These heirs — let’s call them the “slightly wealthy” — might also be surprised by the tax trouble they encounter when they try to sell some of their new wealth, since they will be facing the stricter stepped-up-basis rules.
And they undoubtedly will be shocked to discover that, while the estate tax and inherited property basis are causing them unforeseen IRS issues, individuals who inherit substantially larger amounts in 2010 will be reaping greater rewards from the estate tax repeal.
The new wealth gap
The window of wealth that’s likely to produce the biggest estate headaches, according to the analysis from the minority staff at Ways and Means Committee, is $1.3 million to $5 million in inherited property.
To see how the new, slightly wealthy will be hurt if they inherit in the year the estate tax is repealed, you have to look at current tax laws governing estates and capital gains.
When you sell property, to determine any potential tax, you must figure your gain by subtracting what the asset was worth initially, known as its basis, from the sales price you get. For example, if you paid $10,000 for a stock and then sold it for $25,000, you would owe tax on the $15,000 gain. At the typical 15-percent, long-term capital gains rate, that’s $2,250.
In any year before 2010, recipients of inherited property get a step-up in basis no matter how much it’s worth. “Right now this year, if a person dies with $2 million worth of stock that went up 10 times in value, it would be completely exempt and the heir could turn around and sell it without any tax because of step-up basis,” says William Massey, senior tax analyst at RIA, a Thomson business and provider of tax information and software to tax professionals.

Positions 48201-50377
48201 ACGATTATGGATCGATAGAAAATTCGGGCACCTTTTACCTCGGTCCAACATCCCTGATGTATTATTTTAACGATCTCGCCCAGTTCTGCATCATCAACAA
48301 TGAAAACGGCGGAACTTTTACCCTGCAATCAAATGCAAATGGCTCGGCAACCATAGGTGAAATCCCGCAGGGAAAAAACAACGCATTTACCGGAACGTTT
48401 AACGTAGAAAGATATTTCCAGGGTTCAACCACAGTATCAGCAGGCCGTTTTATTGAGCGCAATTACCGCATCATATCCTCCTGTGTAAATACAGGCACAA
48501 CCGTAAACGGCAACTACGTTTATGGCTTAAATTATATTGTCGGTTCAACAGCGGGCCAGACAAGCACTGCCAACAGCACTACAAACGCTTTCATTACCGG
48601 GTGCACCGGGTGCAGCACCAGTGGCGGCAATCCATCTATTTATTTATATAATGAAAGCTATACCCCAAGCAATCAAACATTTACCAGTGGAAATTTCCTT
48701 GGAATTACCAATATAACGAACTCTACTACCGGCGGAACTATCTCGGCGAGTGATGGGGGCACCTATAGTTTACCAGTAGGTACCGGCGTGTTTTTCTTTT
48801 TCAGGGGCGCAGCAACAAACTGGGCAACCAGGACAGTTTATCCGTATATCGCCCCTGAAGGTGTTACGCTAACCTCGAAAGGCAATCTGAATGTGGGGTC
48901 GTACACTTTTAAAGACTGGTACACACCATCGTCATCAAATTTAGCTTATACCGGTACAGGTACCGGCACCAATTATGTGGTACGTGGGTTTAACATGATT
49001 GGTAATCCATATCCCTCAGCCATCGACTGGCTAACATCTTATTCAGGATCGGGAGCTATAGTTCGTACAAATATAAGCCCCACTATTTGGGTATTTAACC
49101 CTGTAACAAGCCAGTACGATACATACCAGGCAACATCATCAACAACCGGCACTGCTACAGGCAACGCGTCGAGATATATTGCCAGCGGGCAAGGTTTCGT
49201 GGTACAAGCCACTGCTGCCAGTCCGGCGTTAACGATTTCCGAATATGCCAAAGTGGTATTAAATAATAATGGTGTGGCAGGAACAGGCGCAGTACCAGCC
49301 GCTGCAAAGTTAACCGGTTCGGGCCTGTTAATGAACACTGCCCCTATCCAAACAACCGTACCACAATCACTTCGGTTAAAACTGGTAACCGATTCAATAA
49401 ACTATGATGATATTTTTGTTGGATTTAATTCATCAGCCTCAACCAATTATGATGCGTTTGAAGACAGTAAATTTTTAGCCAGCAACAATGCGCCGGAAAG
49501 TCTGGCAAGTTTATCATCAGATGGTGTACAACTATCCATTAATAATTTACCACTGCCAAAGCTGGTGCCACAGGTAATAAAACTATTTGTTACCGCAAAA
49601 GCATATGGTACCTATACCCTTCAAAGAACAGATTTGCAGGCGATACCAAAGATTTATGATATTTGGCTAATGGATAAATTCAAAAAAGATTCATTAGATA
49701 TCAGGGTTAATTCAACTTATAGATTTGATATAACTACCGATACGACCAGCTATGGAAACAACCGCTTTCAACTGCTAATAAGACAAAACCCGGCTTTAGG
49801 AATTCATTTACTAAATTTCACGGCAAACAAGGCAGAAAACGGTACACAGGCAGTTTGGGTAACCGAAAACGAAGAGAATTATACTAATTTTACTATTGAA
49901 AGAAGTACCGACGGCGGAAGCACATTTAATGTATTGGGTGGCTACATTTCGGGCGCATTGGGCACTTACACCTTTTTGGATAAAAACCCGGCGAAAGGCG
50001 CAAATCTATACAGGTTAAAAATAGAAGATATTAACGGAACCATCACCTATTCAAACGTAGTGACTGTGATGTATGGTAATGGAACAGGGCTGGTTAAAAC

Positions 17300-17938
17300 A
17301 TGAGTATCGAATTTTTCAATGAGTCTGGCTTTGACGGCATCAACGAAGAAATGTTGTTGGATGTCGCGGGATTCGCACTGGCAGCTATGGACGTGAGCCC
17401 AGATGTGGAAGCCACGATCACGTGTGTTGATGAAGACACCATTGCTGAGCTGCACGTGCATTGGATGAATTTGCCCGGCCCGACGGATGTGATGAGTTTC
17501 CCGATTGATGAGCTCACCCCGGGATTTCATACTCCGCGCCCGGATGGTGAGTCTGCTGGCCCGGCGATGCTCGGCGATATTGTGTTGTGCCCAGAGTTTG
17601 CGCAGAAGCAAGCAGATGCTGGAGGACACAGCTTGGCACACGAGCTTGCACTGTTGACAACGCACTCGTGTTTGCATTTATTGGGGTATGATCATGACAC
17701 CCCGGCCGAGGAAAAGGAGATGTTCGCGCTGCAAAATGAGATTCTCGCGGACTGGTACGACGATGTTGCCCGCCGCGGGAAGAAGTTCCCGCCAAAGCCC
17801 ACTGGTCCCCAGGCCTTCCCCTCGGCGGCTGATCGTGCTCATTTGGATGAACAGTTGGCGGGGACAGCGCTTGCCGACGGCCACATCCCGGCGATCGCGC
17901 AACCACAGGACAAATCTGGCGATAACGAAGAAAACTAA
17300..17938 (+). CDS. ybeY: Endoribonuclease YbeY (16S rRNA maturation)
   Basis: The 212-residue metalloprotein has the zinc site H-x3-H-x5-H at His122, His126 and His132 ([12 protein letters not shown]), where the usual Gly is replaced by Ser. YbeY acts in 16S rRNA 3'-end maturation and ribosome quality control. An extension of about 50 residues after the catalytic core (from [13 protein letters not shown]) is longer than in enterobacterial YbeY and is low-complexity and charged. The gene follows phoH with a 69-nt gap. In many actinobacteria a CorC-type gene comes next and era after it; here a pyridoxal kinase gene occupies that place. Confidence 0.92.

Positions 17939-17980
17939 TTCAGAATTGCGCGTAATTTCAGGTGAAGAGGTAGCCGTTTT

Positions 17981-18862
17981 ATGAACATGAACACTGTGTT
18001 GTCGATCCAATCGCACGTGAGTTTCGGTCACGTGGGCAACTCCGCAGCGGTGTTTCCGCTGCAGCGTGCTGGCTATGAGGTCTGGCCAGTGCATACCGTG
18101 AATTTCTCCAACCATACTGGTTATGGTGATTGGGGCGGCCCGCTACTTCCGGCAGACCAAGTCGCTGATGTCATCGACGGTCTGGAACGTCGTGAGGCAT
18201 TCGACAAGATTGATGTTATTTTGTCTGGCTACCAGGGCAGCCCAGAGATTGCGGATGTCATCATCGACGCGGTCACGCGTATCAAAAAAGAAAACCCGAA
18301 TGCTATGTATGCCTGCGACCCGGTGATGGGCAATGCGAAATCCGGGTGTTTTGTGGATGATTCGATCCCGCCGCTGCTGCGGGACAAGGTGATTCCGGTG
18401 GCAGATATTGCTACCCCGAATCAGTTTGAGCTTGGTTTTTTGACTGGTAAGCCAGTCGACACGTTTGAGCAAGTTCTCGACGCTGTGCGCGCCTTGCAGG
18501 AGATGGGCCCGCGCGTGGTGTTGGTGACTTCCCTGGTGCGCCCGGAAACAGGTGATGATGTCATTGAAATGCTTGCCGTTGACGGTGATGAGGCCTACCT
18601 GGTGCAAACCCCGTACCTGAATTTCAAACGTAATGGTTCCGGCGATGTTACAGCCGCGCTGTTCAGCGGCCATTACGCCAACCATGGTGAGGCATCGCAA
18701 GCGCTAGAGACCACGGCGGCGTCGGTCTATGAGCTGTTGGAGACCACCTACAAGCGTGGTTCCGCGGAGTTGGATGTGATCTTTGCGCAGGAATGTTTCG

Basically, the step-up basis rule means you don’t have to pay for your parent’s investing acumen that grew $200,000 into $2 million. That one provision saves you from a tax bill of $270,000 on $1.8 million in profit.
Family home could mean inherited tax costs
The greater the appreciation of an inherited asset, the more valuable the step-up option becomes. And nowhere, especially in recent years, has appreciation been greater than in real estate.
In many cases, an estate’s largest asset is the family home. The children who are bequeathed the house often decide to sell the property so they can have cash to use for other needs, such as a child’s educational costs. But if the home has skyrocketed in value over the many years their late parents lived there, then the $1.3 million cap applied in 2010 could mean they’ll face a sky-high tax bill on its sale proceeds.
“The majority of people look at that $1.3 million and it seems like a fair amount of money,” says Trenholm. “But with today’s real estate, it’s not unusual for a lot of people to have assets that reach that amount.”
Trenholm uses this example, which he notes is simplistic for illustration purposes, to make his point:
Assume a child’s widowed mother passes away. The child is her only heir and her home, worth $2 million, is the only asset in her estate. Under the current rules, her estate, the house, is not subject to federal estate tax since up to $2 million is exempt (the amount increases to $3.5 million in 2009). In addition, the child can sell the home for its full, stepped-up market value and owe no taxes on the proceeds.
Fast forward to 2010. The widow dies that year and leaves the same $2 million home to her only child. Since the estate tax is repealed, there is no worry in that area. However, if the child decides to sell the inherited home, the basis issue looms large. Rather than being able to use the $2 million market value as basis, the heir can only claim a basis of $1.3 million. That means a sale price of $2 million will leave the child with $700,000 in profit on which taxes are due, or a tax bill of $105,000.